Help me design a front planter

LizFebruary 15, 2013

I am a novice when it comes to gardening. I have planted small planters and some veggies over the years but never really new how design a space. I have the time just not the knowledge. We built a new house last year and have a front planter. The house is grey and faces East. The planter is against the house with nice stone work behind the planter and an aggregate walkway path infornt. The area is 20feet long and 9 feet deep for 8 feet and 6 feet deep for 12 feet. It has a rounded corner. The short side is beside stairs.

What are you favourite plants? What are some tips on designing the space. I want a low maintenance garden because I live on acreage and have lots of work. How do you pick want plants work together? Any rules to follow?The driveway pad and house are on the bigger scale side does this effect the plants I pick?

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There are lots of choices for plants, just decide what you would like in the flower bed. Can you post a picture of the flowerbed? I do better when actually seeing what there is to work with. Sounds like it will be a fairly big flowerbed. As far as plants go you should decide if you want annuals or perennials. A mixture of those would be nice, larger perennials with some colorful annuals planted among them. Some shrubs would look nice in there against the grey house. Ornamental grasses might look nice to. They are drought hardy and sway in the wind. Since you have an eastern exposure you would need drought tolerant plants. That's also what I have to work with. Is there a patio around it? If so the sun will heat not only the house (brick?) but also the patio around the flowerbed. When I chose plants, I looked at rock garden plants. Evergreens didn't do well for me, to hot plus we get strong winds here and that dried them out to. You'll get lots of good advice here.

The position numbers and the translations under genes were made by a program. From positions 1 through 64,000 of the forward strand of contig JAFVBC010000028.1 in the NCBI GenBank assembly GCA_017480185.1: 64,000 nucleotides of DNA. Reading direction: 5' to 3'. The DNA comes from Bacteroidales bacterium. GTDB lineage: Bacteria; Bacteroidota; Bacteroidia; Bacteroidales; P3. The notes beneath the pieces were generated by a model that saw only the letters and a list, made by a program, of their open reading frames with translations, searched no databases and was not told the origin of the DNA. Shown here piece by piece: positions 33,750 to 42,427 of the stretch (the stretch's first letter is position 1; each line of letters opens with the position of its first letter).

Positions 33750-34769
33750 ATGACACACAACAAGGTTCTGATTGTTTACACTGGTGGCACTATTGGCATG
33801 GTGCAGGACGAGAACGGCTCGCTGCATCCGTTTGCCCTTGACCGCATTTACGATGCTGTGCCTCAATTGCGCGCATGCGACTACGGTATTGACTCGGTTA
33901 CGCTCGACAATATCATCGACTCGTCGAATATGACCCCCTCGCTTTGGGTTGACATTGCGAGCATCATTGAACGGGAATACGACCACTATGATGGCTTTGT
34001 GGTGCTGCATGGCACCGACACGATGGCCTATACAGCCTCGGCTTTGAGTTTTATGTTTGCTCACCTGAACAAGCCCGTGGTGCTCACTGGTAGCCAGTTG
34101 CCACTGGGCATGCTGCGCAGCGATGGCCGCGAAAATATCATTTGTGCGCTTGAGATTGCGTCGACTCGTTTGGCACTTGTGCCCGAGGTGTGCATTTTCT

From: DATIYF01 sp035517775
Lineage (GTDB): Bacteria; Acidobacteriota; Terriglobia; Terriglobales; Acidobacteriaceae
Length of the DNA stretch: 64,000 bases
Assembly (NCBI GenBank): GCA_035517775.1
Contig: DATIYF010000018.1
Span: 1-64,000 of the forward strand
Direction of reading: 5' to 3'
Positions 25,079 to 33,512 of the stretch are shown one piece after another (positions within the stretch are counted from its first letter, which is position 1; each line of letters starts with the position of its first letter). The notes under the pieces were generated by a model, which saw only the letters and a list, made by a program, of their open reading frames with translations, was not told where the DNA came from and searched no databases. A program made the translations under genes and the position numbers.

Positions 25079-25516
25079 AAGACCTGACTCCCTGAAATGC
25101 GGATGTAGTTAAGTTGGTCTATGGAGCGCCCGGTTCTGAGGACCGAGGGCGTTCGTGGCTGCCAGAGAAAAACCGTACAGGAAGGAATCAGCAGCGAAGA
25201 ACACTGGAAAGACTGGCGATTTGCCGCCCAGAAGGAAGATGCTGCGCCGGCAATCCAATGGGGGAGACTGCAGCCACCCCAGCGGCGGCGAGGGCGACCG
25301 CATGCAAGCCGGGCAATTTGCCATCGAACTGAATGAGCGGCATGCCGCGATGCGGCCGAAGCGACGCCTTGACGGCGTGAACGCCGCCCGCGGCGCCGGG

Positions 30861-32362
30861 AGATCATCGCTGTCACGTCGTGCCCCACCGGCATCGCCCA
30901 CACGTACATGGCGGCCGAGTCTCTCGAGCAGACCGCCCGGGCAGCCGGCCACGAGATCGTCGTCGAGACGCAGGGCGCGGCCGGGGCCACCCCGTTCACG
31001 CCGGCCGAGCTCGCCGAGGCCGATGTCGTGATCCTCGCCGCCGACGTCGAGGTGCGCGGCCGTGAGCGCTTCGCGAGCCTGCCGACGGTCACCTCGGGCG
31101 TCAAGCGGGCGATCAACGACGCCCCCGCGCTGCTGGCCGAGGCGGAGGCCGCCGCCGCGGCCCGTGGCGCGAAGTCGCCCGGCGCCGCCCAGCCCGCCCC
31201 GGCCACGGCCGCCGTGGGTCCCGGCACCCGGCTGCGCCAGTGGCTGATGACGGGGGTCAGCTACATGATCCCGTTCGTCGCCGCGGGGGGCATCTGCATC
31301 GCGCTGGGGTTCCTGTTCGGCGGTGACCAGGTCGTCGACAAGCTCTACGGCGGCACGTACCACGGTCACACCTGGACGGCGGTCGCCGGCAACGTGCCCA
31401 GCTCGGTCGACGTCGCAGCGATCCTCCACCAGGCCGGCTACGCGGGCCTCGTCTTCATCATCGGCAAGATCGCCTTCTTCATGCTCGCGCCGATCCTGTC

Bookmark   February 16, 2013 at 8:28AM
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Many nurseries offer pot planting seminars and will help with the design and advice about the right plants for the situation and the effect you hope to achieve. They can also offer tips for future maintenance.
Pot design is a lot easier with an array of appropriate plants to choose from right in front of you. Then it's hard to go wrong, as long as you grow plants with similar requirements together, and the nursery will guide you there. In other words, a container that was filled with plants that flourish under dry conditions and plants that need boggy soil together would be difficult to maintain. Start calling around to your local independent nurseries. If they know you are interested, they may consider adding this seminar if they don't have it already.

    Bookmark   February 22, 2013 at 3:54PM
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Susanne27(5a Ontario Canada)

I usually start my own plants but one year I didn't so in spring walked around the nursery picking up plants and putting them together. It worked well because you can actually see the colour that way. When buying seeds you are somewhat guessing unless you have grown them before because there are different shades of red etc. I like to put two or three colours together and two or three different shapes. eg. daisy type flower, trailing plant, feathery or spikey plant etc. Frank Ferrageno put out a book - saw it at Costco - just on container combinations. Hundreds of them. Good luck.